CARSON, CALIF.—Bird Barrier America, Inc., has developed the patent-pending Tree-Shock, an electrified system that keeps birds and wildlife off tree limbs.
The system conditions pest birds like pigeons and grackles, and wildlife such as squirrels and raccoons, to leave trees permanently by shocking their feet with a painful, but harmless electrified pulse.
Following in the footsteps of the company’s Bird-Shock Flex-Track, which protects thousands of buildings worldwide, Bird Barrier’s Tree-Shock is barely visible, easy to install, effective and long-lasting, the company says.
“Since we started Bird Barrier more than 20 years ago, we’ve been able to solve the vast majority of building owners’ pest bird and wildlife problems,” says Cameron Riddell, Bird Barrier’s president and founder. “But with trees, the industry as a whole has been unable to offer the perfect solution, until now.”
Tree-Shock is a half-inch PVC tube with two stainless-steel wires wrapped diagonally around it, in a pattern similar to the red-and-white spiral on a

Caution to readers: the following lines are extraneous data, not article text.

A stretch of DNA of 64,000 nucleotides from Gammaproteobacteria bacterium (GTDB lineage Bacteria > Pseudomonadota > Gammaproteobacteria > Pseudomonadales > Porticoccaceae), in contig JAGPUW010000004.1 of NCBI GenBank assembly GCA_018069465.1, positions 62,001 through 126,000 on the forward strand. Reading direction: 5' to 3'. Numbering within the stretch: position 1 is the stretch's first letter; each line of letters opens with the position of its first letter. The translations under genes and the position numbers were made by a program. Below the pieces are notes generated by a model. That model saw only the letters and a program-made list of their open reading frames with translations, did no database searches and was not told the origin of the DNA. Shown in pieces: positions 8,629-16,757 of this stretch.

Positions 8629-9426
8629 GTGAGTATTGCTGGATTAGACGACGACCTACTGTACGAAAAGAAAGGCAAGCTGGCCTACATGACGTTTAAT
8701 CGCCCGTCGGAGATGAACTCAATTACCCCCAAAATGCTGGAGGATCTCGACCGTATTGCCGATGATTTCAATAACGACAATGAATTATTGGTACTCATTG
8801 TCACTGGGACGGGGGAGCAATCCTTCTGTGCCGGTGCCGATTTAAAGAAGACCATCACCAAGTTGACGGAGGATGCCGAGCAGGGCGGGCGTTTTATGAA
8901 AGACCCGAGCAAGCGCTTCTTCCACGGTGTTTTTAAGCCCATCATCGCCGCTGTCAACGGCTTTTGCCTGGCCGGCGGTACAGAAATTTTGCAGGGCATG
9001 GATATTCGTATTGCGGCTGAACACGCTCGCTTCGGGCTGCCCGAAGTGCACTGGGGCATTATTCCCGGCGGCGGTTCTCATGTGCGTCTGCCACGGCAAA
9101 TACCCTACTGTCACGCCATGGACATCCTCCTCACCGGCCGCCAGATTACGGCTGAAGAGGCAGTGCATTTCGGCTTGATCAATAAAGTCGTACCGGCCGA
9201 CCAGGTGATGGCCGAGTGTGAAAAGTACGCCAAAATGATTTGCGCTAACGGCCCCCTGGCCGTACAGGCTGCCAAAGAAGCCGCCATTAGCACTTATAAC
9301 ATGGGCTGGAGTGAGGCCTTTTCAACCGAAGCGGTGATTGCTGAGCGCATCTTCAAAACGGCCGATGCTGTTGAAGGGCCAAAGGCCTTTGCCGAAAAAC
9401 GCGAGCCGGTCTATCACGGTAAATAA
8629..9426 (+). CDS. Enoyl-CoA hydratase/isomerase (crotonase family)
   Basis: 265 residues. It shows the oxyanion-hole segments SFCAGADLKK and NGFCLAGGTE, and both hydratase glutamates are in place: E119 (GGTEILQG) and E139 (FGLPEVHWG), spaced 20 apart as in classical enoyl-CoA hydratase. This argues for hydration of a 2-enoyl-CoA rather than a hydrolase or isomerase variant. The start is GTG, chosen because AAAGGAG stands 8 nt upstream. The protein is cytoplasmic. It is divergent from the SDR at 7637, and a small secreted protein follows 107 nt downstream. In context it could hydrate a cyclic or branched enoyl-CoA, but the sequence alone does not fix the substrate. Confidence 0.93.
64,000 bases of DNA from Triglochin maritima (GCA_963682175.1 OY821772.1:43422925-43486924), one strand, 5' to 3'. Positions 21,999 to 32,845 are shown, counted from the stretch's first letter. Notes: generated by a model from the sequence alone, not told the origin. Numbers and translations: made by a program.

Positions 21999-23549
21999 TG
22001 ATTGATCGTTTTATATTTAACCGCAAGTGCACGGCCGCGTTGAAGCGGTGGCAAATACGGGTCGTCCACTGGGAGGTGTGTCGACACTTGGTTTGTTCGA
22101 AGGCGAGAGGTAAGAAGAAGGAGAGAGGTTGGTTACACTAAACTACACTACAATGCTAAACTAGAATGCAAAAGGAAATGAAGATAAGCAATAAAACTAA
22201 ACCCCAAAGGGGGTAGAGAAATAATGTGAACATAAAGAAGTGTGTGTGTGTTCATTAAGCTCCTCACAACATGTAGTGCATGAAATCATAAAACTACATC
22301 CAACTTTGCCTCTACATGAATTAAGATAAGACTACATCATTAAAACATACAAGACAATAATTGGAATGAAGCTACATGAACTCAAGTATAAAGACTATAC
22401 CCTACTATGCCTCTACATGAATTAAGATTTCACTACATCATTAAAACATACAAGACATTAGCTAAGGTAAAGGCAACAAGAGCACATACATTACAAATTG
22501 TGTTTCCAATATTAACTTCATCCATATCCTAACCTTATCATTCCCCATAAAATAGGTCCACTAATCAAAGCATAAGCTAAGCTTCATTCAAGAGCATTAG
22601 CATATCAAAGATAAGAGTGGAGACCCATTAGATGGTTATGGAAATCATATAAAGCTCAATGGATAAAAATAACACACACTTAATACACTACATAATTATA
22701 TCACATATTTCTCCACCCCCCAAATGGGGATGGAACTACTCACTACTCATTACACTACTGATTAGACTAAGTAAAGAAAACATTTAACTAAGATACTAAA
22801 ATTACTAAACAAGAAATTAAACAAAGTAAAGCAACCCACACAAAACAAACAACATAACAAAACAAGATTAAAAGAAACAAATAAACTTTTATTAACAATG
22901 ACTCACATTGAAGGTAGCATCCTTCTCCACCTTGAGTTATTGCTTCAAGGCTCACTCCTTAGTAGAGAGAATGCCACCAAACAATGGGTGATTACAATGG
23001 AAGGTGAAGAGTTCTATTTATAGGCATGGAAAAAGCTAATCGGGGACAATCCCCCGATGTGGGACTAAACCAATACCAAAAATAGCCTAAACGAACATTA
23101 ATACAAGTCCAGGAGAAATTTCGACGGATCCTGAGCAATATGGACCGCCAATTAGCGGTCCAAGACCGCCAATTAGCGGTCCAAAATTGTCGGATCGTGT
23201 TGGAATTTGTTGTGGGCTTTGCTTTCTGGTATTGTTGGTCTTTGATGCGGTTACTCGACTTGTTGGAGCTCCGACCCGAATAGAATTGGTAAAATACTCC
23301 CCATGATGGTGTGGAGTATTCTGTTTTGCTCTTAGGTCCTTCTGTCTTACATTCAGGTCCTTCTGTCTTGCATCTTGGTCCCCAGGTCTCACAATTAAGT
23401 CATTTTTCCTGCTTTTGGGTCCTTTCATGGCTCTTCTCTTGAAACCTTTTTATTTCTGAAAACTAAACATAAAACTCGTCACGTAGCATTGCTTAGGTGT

barbershop pole. The two wires are secured to the tube with thin strands of nylon. A battery-powered charger sends short electrical pulses down the wires; positive down one wire, and negative (ground) down the other. When an animal’s foot touches both wires, it completes the circuit, and “ZAP” — the pest flies (or runs) away.
Pest management and landscape professionals can secure Tree-Shock tubing to the tops of limbs via an assortment of attachment methods. Because the product is tubular, it easily conforms to tree branches’ irregular configurations. It can even be strung between branches, presenting birds and wildlife with initially attractive perches and runways that ultimately teach them to avoid trees.
Tree-Shock is sold in a variety of lengths, like 5 and 10 ft., and in spools up to 500 ft. Bird Barrier offers a wide assortment of connectors, wires and fasteners, so any tree can be attractively, quickly and effectively protected.